New York State Democratic Chairman and Nassau County Democratic Chairman
Since becoming the State Democratic Party chairman last year, Nassau leader Jay Jacobs has seen key New Yorkers come and go as he rose to the pinnacle of his party’s power. He’s had to say farewell to his county executive, Tom Suozzi, who lost a squeaker, and watch while his governor, David Paterson, called off his re-election bid after a week. But through it all, Jacobs has kept his cool and bided his time. And why not? He knows he’s got the strongest Democrat in the Empire State now sitting pretty at the top of the ticket. Andrew Cuomo doesn’t even have to declare he’s running for governor; everybody knows he’s the front-runner. As a rising tide lifts all boats, Jacobs finds his candidates in better shape on the ballot than he dared to dream only a few months ago when the chairman faced the messy prospect of a bitter fight between an ambitious attorney general and the embattled unelected governor. Don’t forget that Sen. Kirsten Gillibrand also dodged a potentially draining primary. The Republicans only wish they had it so good. This Democratic leader is one lucky guy.
New York Power Authority President and CEO
Watts up with Richie? The irrepressible CEO of the New York Power Authority has been lighting up the Empire State, burning up the miles between Long Island and Buffalo, Rochester and Westchester, to oversee the vital needs of the power grid. Nobody’s plugged in like him. One minute he’s in Jefferson County, the next he’s overlooking Niagara Falls. Some local folks still can’t get over the shock that Kessel is no longer head of the Long Island Power Authority. It’s time to move on, people. Kessel certainly has, and it’s a tribute to his drive and vision that he is properly enshrined in the Hall of Fame. Talk about renewable energy, Kessel is a one-man perpetual-motion machine. He may have gotten burned by the South Shore when his plans for giant windmills in the Atlantic were shot down, but his Great Lakes Offshore Wind initiative looks very promising indeed, and NYPA’s 100 Megawatt Solar request for proposals is certainly gathering steam. Summer’s coming, and the temperatures will soon be soaring, but Kessel won’t be cooling down any time soon. The big man is off and running.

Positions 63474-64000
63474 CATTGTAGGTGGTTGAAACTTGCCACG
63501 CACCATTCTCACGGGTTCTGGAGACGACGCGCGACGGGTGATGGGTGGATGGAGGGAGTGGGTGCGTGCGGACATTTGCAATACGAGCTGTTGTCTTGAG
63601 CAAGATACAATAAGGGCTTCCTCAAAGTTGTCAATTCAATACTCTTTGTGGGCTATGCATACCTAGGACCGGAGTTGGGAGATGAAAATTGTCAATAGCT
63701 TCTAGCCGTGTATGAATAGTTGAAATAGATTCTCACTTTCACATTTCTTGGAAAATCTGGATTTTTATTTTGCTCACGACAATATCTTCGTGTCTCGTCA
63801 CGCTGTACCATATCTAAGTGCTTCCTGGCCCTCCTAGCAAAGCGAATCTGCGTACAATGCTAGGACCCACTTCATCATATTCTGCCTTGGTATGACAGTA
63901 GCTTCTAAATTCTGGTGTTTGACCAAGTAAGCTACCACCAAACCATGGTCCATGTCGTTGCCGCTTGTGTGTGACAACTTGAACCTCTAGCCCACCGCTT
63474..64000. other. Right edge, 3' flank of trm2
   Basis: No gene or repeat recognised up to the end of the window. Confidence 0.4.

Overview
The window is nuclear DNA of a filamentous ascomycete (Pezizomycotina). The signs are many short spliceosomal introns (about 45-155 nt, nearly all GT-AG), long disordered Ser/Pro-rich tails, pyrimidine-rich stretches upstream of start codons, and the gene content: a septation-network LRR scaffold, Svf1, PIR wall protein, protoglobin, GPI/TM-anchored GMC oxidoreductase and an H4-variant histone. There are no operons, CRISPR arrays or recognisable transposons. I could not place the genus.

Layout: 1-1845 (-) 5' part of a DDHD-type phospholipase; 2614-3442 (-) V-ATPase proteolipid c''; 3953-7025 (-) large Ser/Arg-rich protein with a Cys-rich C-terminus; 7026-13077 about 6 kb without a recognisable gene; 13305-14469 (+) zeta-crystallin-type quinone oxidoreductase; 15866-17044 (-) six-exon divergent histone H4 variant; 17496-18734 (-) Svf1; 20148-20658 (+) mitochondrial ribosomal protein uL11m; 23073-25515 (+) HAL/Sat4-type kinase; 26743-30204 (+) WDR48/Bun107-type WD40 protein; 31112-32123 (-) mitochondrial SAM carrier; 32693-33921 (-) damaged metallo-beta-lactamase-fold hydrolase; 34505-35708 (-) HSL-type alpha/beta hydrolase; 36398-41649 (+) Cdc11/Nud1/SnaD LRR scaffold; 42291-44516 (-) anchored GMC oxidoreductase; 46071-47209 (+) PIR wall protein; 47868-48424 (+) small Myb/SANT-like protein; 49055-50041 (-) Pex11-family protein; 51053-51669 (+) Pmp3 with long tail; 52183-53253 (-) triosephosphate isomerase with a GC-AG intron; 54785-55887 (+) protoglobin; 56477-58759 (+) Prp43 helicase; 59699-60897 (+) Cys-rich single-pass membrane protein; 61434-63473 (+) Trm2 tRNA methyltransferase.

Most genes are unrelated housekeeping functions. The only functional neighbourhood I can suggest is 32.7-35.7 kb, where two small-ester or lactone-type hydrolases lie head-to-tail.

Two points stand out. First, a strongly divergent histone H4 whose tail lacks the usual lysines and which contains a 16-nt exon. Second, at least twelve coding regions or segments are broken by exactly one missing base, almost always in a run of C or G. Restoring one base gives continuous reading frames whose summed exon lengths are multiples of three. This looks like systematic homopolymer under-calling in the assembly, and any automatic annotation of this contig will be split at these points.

Outgoing President and CEO of LIPA, Incoming President of the Long Island Association
The first year Kevin Law made the Power List was 2006. Back then, he was Chief Deputy County Executive and General Counsel for Suffolk County, where he had direct oversight of all county departments, which consisted of more than 12,000 employees and a $2.7 billion budget. By the time 2007’s Power List rolled around, he had been appointed by then-Governor Eliot Spitzer as Chairman of the Board at Long Island Power Authority (LIPA), the second largest public utility in the country with more than 1.1 million customers. When time came to put together the 2008 Power List, Law had been appointed President and CEO of LIPA. Now he’s in the Hall of Fame, and once again, his title is changing. He’s preparing to leave behind his role at LIPA and take over as president of the Long Island Association (LIA), the largest business organization in New York, comprising more than 5,000 businesses, labor unions, colleges, universities, not-for-profits, government agencies, and civic groups, which employ two-thirds of Long Island’s workforce. He’ll still be in the Hall of Fame next year—and wherever he is, he’ll still have power.